Overlooking the Ribble Valley is Frenchwood House. The house and the adjoining land was held by Colonel Bence, to whom it descended through the marriage of Henry Bence to Elizabeth Starkie, daughter of Nicholas Starkie, in or about 1780. The Starkies were the original occupants of Frenchwood, which, for some time in the mid- 19th century, was the home of Charles Swainson Jnr., son of Charles Swainson the cotton magnate, who lived across the river at Cooper Hall in Walton-le-Dale. It eventually came into the possession of the Atkinsons, engineers and builders of the famous Atkinson Steam Wagons, who used the hall for offices and built workshops nearby. They moved to Walton Flatts under the name of Atkinson Vehicles and the Frenchwood works were taken over by the Ribble Motor Services, as repair shops, garages, and offices. The grounds of the house became public and are now known as Frenchwood Park: the neighbouring fields became the Frenchwood Recreation Grounds. Names from the estate are Frenchwood Street, Frenchwood Avenue and Frenchwood Knoll, there is also a Frenchwood View and there was formerly a Frenchwood Square on Manchester Road. Bence Road is nearby and Starkie Street is off Ribblesdale Place.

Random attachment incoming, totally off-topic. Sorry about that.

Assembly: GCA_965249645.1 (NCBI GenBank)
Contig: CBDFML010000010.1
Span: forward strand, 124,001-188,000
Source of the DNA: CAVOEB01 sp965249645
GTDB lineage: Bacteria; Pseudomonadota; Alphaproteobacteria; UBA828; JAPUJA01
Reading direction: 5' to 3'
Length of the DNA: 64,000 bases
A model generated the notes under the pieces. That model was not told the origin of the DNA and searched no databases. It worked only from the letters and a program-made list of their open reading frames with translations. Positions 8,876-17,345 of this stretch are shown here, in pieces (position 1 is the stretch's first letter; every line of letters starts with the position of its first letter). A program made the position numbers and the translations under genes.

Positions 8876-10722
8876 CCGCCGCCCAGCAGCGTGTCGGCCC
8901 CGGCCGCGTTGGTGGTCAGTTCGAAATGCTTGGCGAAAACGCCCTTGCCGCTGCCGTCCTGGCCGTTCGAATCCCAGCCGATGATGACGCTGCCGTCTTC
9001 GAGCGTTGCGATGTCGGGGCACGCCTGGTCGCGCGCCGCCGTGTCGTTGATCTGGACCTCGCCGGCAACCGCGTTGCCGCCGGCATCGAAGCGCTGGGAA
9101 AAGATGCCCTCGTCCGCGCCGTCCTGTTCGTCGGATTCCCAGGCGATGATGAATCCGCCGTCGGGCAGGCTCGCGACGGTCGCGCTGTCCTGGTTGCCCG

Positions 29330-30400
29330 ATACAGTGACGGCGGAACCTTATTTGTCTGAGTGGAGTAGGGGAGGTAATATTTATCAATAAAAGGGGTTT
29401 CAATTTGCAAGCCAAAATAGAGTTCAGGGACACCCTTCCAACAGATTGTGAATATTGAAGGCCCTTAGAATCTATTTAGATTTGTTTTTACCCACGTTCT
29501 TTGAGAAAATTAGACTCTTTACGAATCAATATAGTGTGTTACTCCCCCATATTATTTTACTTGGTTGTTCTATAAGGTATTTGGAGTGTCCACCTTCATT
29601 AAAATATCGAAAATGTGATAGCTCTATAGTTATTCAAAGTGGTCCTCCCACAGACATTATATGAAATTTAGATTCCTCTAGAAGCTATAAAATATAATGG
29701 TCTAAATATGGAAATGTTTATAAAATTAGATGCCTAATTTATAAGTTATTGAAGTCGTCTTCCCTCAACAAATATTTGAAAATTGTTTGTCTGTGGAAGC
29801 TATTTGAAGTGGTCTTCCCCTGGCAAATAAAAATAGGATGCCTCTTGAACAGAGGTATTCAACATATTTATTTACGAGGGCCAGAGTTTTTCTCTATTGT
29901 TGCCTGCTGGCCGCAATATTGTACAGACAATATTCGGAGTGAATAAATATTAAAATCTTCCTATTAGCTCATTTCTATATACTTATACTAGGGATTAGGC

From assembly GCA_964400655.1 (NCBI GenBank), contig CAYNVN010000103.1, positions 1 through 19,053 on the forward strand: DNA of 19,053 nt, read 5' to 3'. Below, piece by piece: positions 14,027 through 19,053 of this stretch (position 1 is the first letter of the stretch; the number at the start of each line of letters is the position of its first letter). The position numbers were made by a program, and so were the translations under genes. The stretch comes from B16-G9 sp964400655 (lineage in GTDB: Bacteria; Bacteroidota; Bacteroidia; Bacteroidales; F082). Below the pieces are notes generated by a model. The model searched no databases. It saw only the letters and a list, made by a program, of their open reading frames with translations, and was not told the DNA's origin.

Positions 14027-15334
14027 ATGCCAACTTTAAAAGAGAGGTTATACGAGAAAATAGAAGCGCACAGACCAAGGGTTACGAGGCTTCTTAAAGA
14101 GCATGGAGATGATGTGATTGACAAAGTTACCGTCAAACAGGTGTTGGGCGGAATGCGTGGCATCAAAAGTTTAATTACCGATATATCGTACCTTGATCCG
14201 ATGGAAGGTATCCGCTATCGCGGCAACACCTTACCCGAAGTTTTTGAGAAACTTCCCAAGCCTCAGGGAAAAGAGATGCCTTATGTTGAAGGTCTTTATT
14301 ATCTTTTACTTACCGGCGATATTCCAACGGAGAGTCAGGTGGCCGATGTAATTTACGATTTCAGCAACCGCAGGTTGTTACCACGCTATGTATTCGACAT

Lark Hill House, now a convent and school, was originally built in 1796 for Samuel Horrocks, who was Guild Mayor in 1842. It gives the name to Lark Hill Road, Lark Hill Street, and Lark Hill Terrace. Lark Hill itself is the slope of the Swill Brook valley, the artificial lake within the grounds being fed by the stream. The adjoining slope is Albyn Bank or Albin as it is spelt in some earlier references: Ralph de Albyn is mentioned in 1333. Great Albyn Hey and Little Albyn Hey were fields that belonged to the estate, now overbuilt with the residential streets of Albyn Street, Albyn Bank Street, and Albyn Bank Road.